With the retirement schedule revealed today, Intel says X58 has exactly 12 more months to go until complete replacement by X79 (LGA 2011) which is scheduled for launch next month. Intel will keep taking orders for X58 until April 27th, 2012, and the last of these orders will have been shipped by October 5th, 2012.
A bit of relative other news on X58, to motherboard vendors at this time the X58 I/O Hub (Northbridge) costs $39, with the ICH10R Southbridge costing another $14.
Samsung's latest Exynos 4210 SoC is a great piece of tech, it powers their super smartphone, the Galaxy S II and is a very, very fast phone. The 4210 sports two ARM Cortex A9 cores running at 1.2GHz along with an ARM Mali-400 MP4 GPU. The A9 chip is equal to that of TI's outing, and a bit better than NVIDIA's Tegra 2. In various tests, the Mali-400 MP4 beats out all other smartphone GPUs that have been tested.
Samsung have today announced a 32nm addition to the family, the Exynos 4212. CPU clock speeds get a nice bump up to 1.5GHz, but GPU clocks are unknown. Samsung is however claiming that GPU performance improves by up to 50% "over the previous processor generation". The move to 32nm could have allowed a 50% increase in clock speed. Samsung's 32nm process uses high-K + metal gate transistors, similar to Intel's transition to 45nm.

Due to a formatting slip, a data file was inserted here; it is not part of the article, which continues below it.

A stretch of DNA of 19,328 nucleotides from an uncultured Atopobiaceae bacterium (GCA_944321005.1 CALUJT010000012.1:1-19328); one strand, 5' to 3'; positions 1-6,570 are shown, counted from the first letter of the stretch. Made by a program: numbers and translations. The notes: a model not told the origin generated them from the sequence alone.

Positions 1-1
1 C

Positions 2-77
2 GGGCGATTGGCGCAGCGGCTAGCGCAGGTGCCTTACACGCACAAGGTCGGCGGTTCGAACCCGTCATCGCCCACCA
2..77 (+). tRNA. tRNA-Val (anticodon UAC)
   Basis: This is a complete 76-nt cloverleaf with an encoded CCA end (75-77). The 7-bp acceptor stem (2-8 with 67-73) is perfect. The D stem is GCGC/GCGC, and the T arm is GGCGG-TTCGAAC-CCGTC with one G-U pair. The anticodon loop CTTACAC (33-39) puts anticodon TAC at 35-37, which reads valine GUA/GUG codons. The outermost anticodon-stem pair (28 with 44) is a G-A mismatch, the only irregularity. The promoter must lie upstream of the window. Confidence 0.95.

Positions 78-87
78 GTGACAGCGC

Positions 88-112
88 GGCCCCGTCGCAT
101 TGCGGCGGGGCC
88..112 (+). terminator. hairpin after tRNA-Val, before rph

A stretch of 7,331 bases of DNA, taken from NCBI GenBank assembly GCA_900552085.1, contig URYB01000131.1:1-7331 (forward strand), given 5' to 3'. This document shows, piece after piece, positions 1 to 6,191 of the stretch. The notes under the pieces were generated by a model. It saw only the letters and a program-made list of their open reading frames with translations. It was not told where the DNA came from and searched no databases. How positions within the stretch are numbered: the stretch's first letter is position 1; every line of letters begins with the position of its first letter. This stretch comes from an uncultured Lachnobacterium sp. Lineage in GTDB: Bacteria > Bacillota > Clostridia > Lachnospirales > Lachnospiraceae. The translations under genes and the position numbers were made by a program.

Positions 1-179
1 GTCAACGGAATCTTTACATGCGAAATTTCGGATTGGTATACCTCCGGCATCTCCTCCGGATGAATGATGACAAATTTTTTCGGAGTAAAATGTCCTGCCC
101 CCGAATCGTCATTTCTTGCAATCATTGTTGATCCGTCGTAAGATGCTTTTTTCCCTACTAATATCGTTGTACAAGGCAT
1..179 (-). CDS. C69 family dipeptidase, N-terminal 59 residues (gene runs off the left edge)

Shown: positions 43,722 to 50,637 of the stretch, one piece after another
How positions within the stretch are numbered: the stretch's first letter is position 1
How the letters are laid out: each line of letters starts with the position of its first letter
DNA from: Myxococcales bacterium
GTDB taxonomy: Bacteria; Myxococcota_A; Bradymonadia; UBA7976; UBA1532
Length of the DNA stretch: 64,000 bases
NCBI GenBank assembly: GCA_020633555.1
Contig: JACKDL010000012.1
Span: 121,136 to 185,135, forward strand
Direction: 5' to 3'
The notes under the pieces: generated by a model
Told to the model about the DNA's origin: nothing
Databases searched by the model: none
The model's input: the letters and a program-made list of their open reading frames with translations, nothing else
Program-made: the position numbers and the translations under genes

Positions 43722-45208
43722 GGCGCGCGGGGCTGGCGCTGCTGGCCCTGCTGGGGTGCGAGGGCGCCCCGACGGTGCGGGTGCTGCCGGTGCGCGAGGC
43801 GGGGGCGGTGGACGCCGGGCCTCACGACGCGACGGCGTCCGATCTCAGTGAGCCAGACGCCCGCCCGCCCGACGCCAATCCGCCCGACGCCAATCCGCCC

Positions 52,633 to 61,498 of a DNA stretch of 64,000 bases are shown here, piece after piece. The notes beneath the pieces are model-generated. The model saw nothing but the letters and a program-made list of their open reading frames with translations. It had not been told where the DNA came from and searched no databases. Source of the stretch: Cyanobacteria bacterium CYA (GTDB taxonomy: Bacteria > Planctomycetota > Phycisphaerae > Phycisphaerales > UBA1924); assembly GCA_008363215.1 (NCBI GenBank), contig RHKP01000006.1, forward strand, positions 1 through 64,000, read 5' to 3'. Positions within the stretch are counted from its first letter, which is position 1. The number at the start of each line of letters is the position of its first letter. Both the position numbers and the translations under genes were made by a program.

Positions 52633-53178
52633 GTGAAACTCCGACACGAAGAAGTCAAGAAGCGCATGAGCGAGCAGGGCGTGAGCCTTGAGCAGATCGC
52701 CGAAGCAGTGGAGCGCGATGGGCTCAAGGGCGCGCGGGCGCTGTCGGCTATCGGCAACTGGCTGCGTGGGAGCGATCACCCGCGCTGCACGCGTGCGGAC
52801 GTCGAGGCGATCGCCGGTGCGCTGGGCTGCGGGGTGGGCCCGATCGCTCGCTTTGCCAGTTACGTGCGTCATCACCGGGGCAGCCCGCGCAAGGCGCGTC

Ok, we've been hearing of a different launch date for Sandy Bridge E over what seems like every week in recent months, so this may be a bit of a case of the boy who cried wolf by now, but a new report from the folks over at VR-Zone looks to be a good deal closer to certainty than previous rumours, saying that new information reveals the first Sandy Bridge E processor to launch on November 14th.
This latest rumour also indicates that despite us being lead to believe for a while now that Intel's own DX79SI and DX79TO motherboards would launch on the same said date as the processor(s), they won't actually arrive until December. And not that most of you will pay much attention to these two options, but the report also mentions the probable pricing on both the air and sealed water cooling options for these processors; at around $25-$30 and sub-$100, respectively.
AMD FX-8150 to take on Core i7-980X and 2600K, pushes them up against a wall and mugs them of their price-performance crown
AMD's Bulldozer is set to enter the construction site shortly, and these new benchmarks are leaned heavily in their favor. It looks as though a set of leaked press slides of the AMD FX Processor found their way into the grubby hands of DonanimHaber ahead of the official launch with AMD claiming huge performance leads over rival, Intel. AMD claims that their FX-8150 processor is aiming to take down Intel's Core i7-980X in game tests and even passing it in some DirectX 11 titles.
It's performing on the same level as the Core i7 2600K in several popular CPU benchmarks such as WinRAR 4, X.264 pass 2, Handbrake, 7Zip, POV Ray 3.7, ABBYY OCR, wPrime 32M, and Bibble 5.0. The AMD FX-8150 benefits greatly from the FMA4 instruction set that is lacking in Intel's Sandy Bridge. In the OCL Performance Mandelbrot test, the FX-8150 thrashes the 2600K by as much as 70%.